This code is written in python3
Why I built this
This is the first part of the series of posts I’m doing on the code that went in to my customized morning email report. I am very fascinated with the concept of web scrapers, I think it is amazing that through a few simple lines of code one is able to design a little helper that will go and fetch you a little piece (or sometimes big piece) of information from the internet. You can set them up so they run without any further involvement on your part, and day and night they will carry out the internet retrieval task they you give them. My goal was to scrape several sources of information and incorporate these into my morning report.
I set out to build a scraper that will find me the score of my favourite baseball team’s game from the night before. I’m a Blue Jays fan so they will be used in the example, but the code is written so you could take it and substitute them for any team you wish!
What I wanted was a line in my morning report that said the following:
‘Yesterday the Toronto Blue Jays beat the Oakland Athletics, 4 – 1’
Pretty simple, we just need to know which teams were playing, the score of the game and who won. We can then build the sentence around these variables. Lets dive in to the process behind writing that single sentence of information!
Finding a data source
First we need a data source that we will be scraping for the required information. With this in mind I set out to find a website that met the following criteria:
- It has a list of the mlb scores from the previous day.
- The code underlying the data is in an easily scrapable format (i.e. we want flat, readable html).
A third nice thing to have would also include:
- The url does not change day to day, so we can access it with ease.
To see if a webpage I find is a good candidate for scraping, I do the following (note I’m using google chrome):
- Go to the page and right click anywhere.
- Select the option ‘View Page Source’. This will open a tab with the code under the hood of the webpage. We do this because the scraper doesn’t look at the page like a human does, it reads throughs the code that makes up the page and finds the information we need.
- I then go to the new tab and use the search function (command-f or control-f) to look for words of interest. In this case things like ‘scores’ ‘Blue Jays’ ‘Toronto’ and ‘TOR’. If the surrounding code appears to be something we can easily cue in on using unique characteristics, great! Otherwise, it may not be the best candidate for use.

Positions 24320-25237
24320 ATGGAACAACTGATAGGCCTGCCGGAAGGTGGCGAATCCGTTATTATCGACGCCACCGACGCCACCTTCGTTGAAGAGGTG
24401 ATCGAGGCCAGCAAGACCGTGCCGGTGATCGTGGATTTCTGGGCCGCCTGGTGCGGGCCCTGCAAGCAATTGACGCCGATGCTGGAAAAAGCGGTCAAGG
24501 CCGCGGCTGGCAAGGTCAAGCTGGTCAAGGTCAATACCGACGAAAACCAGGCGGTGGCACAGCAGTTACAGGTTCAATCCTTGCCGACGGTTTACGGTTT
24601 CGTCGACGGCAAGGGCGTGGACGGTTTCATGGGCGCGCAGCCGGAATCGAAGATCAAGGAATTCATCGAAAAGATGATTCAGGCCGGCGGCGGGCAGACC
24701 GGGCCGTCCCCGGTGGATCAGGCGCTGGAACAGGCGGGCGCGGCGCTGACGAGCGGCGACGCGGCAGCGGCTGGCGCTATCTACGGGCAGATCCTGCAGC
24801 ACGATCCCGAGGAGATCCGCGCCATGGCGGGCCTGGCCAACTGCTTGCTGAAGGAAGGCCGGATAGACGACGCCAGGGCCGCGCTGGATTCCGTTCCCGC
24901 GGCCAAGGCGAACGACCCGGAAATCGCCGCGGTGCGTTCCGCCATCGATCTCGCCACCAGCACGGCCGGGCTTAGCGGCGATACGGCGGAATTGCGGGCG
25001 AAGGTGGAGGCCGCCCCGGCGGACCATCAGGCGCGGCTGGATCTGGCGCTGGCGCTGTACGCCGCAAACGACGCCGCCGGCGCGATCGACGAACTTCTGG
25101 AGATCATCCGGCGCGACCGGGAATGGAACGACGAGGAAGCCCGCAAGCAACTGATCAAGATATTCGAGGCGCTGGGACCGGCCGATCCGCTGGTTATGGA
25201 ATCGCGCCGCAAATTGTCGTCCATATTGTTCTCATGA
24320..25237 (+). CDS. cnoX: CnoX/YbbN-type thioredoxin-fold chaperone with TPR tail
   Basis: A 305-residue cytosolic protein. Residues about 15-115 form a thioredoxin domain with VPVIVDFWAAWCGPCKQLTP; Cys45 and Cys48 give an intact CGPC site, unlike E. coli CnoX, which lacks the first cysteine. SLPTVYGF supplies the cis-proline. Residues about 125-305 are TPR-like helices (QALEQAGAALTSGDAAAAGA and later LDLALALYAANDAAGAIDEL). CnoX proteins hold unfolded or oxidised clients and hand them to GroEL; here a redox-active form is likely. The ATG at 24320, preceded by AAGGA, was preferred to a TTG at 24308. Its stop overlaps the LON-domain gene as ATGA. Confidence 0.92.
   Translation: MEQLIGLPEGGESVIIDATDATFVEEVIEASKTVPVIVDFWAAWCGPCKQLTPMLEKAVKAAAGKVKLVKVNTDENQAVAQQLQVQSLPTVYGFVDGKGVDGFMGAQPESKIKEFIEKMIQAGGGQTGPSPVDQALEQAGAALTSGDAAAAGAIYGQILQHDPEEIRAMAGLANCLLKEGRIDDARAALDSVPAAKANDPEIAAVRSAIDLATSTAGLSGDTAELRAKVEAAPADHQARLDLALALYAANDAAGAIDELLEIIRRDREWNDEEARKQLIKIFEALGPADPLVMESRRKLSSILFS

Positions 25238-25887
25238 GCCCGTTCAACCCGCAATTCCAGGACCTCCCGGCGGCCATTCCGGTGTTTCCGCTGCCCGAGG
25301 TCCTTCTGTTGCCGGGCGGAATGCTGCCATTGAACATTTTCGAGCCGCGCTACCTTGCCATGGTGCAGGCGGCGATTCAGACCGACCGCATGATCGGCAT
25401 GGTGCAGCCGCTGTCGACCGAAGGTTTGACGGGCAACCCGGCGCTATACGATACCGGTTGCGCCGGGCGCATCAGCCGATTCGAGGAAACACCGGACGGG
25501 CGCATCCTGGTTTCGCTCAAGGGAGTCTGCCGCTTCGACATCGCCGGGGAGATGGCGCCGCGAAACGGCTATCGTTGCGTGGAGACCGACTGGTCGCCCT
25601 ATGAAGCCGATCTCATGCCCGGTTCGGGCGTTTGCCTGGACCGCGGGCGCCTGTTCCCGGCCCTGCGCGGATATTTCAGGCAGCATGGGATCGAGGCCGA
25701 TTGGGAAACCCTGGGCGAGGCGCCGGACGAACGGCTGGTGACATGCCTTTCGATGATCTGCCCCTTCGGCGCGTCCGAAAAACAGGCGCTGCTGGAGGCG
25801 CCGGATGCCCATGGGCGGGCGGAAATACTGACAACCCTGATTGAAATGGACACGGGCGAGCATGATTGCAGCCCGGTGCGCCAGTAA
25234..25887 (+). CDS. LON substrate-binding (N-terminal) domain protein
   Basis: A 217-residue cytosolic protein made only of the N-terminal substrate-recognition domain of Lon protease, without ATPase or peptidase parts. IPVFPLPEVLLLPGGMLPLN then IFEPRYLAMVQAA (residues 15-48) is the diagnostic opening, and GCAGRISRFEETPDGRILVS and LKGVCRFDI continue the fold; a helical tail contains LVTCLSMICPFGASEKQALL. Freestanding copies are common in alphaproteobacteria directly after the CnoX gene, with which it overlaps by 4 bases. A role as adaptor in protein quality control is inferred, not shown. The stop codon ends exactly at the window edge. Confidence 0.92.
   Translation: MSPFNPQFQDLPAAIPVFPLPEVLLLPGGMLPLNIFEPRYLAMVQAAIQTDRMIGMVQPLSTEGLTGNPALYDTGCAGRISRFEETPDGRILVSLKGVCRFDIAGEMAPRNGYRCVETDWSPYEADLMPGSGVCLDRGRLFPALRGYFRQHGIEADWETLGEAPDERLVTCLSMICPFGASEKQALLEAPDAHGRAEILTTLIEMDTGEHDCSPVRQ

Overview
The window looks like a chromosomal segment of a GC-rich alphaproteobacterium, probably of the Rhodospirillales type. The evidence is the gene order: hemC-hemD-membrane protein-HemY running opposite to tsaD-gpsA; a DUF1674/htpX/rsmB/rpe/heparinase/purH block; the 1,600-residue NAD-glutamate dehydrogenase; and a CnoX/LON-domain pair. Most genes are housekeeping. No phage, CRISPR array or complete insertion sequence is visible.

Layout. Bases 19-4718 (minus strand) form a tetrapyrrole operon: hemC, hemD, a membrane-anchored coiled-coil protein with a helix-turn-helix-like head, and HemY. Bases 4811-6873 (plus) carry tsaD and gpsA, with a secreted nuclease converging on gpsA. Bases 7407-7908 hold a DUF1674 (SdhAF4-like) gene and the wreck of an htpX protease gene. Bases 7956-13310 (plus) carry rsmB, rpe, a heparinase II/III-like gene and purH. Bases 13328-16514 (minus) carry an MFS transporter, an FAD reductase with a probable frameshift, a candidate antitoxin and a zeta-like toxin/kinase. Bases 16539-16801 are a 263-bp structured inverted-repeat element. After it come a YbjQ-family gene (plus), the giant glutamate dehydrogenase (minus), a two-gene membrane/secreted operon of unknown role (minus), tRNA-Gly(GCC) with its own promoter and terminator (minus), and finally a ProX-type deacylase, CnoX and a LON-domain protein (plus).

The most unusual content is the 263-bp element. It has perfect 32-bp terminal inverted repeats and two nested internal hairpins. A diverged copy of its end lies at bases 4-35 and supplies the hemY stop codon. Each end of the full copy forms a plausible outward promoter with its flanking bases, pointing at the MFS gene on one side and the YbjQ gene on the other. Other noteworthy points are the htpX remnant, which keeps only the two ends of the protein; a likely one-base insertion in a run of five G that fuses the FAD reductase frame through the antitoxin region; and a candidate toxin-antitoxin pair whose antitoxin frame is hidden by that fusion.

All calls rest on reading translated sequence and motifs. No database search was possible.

How about diving in to the espn ‘Scores’ page that is linked to from the front page: www.espn.com/mlb/scoreboard
Well this has a different problem… it displays the scores and or starting times for today’s games by default. So we need to look at the link to yesterday’s scores by clicking the calendar icon. This leads to the url (for July 25th in this case): www.espn.com/mlb/scoreboard/_/date/20170725
Now here we see another problem, every day will require us to generate a unique url! This is an added headache and on top of that when looking at the page source we see the terms ‘Toronto’ and ‘Blue Jays’ do not appear with an obvious score or opponent in their vicinity.
What needs to be done – in plain English
This section walks through what we have to do to get the information from the page. Once we understand this it is easy to interpret way that the scraper is walking through the code and grabbing the information needed to build our sentence.
If you go to their website’s homepage, and scroll down a bit there is a section ‘MLB Scores (Tuesday, July 25)’ where Tuesday, July 25 would be yesterday’s date. Perfect, this is what we need! So looking at the page source and searching for the table header of ‘MLB Scores (Tuesday, July 25)’ we encounter the following html:
</div class=”” id=”scores”>
<h2><a href=”/boxes/?date=2017-07-25″>MLB Scores (Tuesday, July 25)</a></h2>
This appears to be the start of the table we looked at on the home page, so if we scroll a bit further we encounter the following snippet of html code:
<div class=”game_summary nohover”>
<td><a href=”/teams/OAK/2017.shtml”>Oakland Athletics</a></td>
<td class=”right gamelink”>
<td><a href=”/teams/TOR/2017.shtml”>Toronto Blue Jays</a></td>
That is a bit messy. I know the Jays won 4-1 yesterday so if we look carefully we can see this has the names of both teams, along with the score of the game. The fact that ‘Oakland Athletics’ is in this game summary also tells us that they were the Blue Jays’ opponent.
Under Oakland’s section we see:
We can reason out this bit tells us that the Athletics got 1 point. Because when we look at the Jays score that bit of code looks like:
We know the games was 4-1, so these appear to be the teams’ run totals. To be thorough and make sure this isn’t a coincidence we can check some of the scores from other games that day and make sure the values match up for other games that were played.
At this point we now know 1. The Jays opponent was the Oakland Athletics 2. The scores of the two teams were 4 and 1 respectively 3. We know the Jays won because 4 is greater than 1 (We could also look at the <tr class=”loser”> and <tr class=”winner”> lines). There are never ties in baseball* so we don’t have to worry about equal values ever occurring for the scores.
So how does the web scraper do what we just did? Below is some example code that builds up the scraper step by step. Note I would recommend opening the notebook in a different tab, as the page is wider and easier to read (link bottom left of window).